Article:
Negotiating a lease with a new tenant can sometimes string out for weeks or even months as the two parties try to reach an agreement about all of the terms. One of the main topics that landlords and tenants will go back and forth on is the tenant improvement allowance. 

What is a tenant improvement allowance (TIA)? 

The tenant improvement allowance (TIA) is the amount a landlord is willing to pay to renovate a space before a tenant occupies it. TIAs are standard in commercial office leases, and you’ll sometimes see them in retail leases, but landlords rarely offer them in industrial leases. 

The amount that you should offer for TIA depends on several factors, including the length of the lease, the condition of the space prior to occupancy, and the health of the local real estate market. 

Like the lease rate, the TIA is usually quoted in dollars per square feet. So if you list the rent at $17 per square foot, you might list the TIA at $20 per square foot. If the space is 5,000 square feet, then you’re saying you’ll pay up to $100,000 for renovations.

So how much is too much? 

First, let’s distinguish between first-generation space and second-generation space. First-generation space is space that has not been finished with carpet and walls, like new construction or a major renovation. Typically, fitting up a space for the first tenant will cost more than for all future leases.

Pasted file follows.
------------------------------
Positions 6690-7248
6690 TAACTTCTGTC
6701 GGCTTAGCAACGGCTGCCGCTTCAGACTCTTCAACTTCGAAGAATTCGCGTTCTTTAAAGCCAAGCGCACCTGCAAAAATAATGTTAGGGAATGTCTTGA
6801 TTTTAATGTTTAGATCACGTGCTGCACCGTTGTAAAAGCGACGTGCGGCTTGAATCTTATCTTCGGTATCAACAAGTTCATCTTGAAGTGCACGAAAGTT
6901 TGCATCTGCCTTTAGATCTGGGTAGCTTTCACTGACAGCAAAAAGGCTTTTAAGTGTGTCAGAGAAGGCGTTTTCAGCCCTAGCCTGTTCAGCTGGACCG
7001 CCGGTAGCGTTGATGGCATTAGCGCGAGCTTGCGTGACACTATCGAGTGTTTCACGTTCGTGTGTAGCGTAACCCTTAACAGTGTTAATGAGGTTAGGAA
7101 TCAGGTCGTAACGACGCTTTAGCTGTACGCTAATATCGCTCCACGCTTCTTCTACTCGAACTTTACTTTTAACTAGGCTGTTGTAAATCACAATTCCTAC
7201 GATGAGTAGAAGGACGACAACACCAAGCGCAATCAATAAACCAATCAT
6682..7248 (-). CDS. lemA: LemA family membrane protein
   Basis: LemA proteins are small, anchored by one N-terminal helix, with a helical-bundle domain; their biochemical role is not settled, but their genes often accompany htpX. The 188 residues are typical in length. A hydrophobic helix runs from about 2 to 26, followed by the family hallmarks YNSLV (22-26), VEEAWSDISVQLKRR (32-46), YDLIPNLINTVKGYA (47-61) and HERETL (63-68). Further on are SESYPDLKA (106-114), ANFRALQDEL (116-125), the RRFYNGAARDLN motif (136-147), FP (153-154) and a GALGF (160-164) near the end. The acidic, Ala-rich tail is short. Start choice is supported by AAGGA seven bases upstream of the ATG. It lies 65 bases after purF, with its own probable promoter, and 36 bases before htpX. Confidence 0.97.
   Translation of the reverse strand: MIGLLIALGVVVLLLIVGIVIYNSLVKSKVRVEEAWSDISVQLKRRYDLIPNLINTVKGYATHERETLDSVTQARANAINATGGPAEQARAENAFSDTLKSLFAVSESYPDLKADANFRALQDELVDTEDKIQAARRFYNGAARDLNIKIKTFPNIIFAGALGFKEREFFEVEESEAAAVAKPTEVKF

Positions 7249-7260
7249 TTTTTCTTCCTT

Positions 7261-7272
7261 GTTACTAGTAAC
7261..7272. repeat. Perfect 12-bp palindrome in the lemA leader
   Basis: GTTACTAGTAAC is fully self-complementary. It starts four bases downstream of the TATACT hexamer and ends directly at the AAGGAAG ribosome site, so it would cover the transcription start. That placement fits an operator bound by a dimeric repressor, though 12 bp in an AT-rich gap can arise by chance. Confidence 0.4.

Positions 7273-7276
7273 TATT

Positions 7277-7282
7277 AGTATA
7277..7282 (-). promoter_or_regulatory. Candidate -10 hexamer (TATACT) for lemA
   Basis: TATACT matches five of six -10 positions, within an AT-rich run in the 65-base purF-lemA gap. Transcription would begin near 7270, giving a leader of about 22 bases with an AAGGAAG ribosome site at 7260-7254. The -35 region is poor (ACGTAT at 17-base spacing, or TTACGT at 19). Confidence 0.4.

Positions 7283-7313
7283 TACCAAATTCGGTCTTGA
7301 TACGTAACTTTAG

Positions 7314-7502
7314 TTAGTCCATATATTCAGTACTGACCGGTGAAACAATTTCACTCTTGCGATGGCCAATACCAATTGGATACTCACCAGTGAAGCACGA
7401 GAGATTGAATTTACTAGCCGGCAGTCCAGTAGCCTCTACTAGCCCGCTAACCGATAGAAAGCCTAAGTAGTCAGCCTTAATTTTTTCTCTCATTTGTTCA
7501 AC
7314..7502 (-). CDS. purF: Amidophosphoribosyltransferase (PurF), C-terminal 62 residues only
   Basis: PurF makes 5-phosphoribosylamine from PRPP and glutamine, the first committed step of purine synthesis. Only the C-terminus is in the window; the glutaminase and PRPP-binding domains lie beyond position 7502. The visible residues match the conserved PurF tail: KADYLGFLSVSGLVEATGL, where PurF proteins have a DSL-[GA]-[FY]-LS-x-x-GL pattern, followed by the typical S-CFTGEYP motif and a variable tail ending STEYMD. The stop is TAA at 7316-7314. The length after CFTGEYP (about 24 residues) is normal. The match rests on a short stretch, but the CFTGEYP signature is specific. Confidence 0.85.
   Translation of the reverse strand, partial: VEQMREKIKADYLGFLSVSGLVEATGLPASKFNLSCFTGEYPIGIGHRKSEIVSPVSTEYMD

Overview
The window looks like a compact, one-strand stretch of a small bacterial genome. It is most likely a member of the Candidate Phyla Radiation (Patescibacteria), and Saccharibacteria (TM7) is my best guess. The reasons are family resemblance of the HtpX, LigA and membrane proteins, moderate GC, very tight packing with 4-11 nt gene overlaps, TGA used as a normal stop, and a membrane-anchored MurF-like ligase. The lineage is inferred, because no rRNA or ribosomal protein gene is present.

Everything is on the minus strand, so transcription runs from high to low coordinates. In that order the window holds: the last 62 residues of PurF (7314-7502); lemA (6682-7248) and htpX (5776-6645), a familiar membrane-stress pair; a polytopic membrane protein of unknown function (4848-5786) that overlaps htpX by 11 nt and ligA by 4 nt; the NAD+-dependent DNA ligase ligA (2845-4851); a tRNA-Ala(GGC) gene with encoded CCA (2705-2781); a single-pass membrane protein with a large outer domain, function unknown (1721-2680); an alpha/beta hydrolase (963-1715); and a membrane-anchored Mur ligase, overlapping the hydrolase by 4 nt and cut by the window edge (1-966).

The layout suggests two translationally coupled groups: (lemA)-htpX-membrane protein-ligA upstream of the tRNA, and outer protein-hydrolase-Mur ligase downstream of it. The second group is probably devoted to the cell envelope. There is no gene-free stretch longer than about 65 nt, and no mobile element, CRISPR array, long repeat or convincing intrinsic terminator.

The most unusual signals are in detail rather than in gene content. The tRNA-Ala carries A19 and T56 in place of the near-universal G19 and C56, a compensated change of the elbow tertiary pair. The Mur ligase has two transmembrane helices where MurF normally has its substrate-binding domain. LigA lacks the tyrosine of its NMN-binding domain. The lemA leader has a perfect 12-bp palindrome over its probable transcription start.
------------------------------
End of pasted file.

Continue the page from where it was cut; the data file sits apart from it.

If you’re dealing with a second-generation space, a simple rule of thumb is to calculate the payback period, meaning how long before the lease payments equal your up-front renovation costs. If that’s longer than half of the lease, that’s probably too much. 

If the market is healthy and your building is in good condition, you should avoid offering a TIA with a payback period of more than two or three years on a 5-year lease. The TIA is just one of many factors that can eat into your profitability. 

But, there are some situations where you might need to consider a longer payback period. For example, if the tenant signs 10-year lease, then a three or four-year payback period is reasonable. And if your market is in a recession, or if your space has been vacant for more than five years and needs significant updates, then it could be worth it to offer a larger TIA and hope that the tenant will renew their lease after the first term. But that’s a risky move, because the tenant might not renew, and then the next tenant is likely still going to want their own customizations. 

At Culmen Real Estate Services, we deal with TIAs every day. We have decades of experience negotiating with tenants and finding solutions that factor in all of the issues we’ve just mentioned. 

Talk to one of Culmen’s experienced consultants to help avoid the many pitfalls of TIAs and get the most out of your investment.